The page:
Politics created the euro – will they doom it as cracks spread?


Politics created the euro – will they doom it as cracks spread?

'Italy is a member of the euro. A threat to the single currency threatens everything.' Stock image
‘Italy is a member of the euro. A threat to the single currency threatens everything.’ Stock image

The European Union is fundamentally a political project. This is the explanation commonly given when the economics behind policy look dubious, and certainly it is true. Behind it lies the idea that politics can override economics – but that presumes the politics work.

Europe is gripped by the fear that the politics have ceased to work. This came close to panic as the liberal order, which lies at the heart of the EU project begins to dissolve in Italy – the third-largest economy in the EU 27.

Hungary’s prime minister Viktor Orbán actually boasts of his “illiberal democracy”.

He led the way with his election in 2010, but has since been joined to varying degrees by the governments of Poland, Czech Republic and possibly Slovenia in providing various combinations of autocratic rule, xenophobia and – incredibly, given their history – pro-Russia policies.

Much of this is down to the refugee crisis. This is also the case in Italy which, along with impoverished Greece, finds its geography condemns it to be the major recipient of this tide of human misery, while its fellow member states effectively close their borders.

Last week’s bitter exchanges with France were a dramatic illustration of how the politics are failing. But their failure in Italy poses a threat to more than the liberal order. Italy is a member of the euro. A threat to the single currency threatens everything.

Perhaps that sentence is the wrong way round, and should read: “The single currency threatens everything.”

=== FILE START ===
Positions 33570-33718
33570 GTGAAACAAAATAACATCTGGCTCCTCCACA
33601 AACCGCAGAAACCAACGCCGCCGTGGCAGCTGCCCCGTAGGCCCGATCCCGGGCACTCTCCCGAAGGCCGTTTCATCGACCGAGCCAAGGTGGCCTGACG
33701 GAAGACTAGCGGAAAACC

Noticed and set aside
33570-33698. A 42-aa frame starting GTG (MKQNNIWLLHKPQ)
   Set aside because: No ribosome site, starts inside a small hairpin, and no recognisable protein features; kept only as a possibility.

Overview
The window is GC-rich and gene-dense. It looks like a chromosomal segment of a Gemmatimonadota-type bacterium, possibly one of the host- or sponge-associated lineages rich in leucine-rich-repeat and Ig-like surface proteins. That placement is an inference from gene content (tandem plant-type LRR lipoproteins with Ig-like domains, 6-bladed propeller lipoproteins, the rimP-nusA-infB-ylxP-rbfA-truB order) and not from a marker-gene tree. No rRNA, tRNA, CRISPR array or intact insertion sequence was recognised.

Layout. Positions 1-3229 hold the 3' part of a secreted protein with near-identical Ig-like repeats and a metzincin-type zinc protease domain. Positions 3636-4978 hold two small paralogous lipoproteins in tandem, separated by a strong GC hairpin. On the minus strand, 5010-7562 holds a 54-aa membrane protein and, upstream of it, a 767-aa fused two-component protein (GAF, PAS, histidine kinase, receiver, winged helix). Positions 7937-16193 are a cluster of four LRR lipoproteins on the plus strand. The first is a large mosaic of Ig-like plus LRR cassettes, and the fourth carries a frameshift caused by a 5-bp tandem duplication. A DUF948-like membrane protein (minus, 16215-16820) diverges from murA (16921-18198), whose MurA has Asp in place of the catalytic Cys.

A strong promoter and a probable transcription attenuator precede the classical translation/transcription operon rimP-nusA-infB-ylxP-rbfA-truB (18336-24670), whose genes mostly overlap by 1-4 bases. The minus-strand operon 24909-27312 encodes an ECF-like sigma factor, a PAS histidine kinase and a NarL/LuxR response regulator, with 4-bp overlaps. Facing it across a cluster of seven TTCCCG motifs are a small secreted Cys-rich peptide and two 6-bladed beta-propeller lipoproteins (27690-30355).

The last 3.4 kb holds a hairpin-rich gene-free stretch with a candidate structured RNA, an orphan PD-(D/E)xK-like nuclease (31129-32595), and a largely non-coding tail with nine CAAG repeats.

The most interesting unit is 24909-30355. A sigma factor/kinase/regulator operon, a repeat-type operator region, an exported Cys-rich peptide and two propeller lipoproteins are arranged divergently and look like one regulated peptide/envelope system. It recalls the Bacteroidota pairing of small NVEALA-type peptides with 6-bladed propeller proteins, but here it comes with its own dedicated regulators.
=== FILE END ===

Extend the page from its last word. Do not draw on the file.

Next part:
That is the remarkable thesis propounded by former IMF official Ashoka Mody. For him, the refugee crisis is so dangerous because it comes on top of an inherently unstable system, where the main cause of the instability is the euro itself. Mody, of course, led the IMF team to Ireland and became famous enough to have an ice-cream named after him by a Kenmare gelateria during the annual economists’ conference. We like to think that is how we do things in Ireland but it is easy to imagine the political effects (or maybe not so easy) if, like Italy and Greece, there had been no recovery since the crash.

Or, in the case of Italy, no growth before the crash either. That extraordinary fact goes to the core of Mody’s new book, ‘Euro Tragedy: A Drama in Nine Acts’, whose contents he outlined in Dublin yesterday at the Institute for International and European Affairs (IIEA).

Whatever about ice-creams, it seems his experience of the Irish and Greek bailouts sparked Mody’s disillusionment with the IMF and the loss of any belief he may have had in the merits of the euro.

There is nothing brand new in his account of those experiences, but at least it is on file as an antidote to the current process of turning the history of the Irish drama into popular fiction.

He recalls that the late Brian Lenihan was determined to burn bank bondholders but was over-ruled by the ECB and the US Treasury. So too was the IMF, so we really ought to stop fantasising that that particular episode could have been any different.

What could have been different was how the resulting burden was shared. That is where the nature of European politics met the nature of the single currency with, in Mody’s view, inevitable tragic consequences.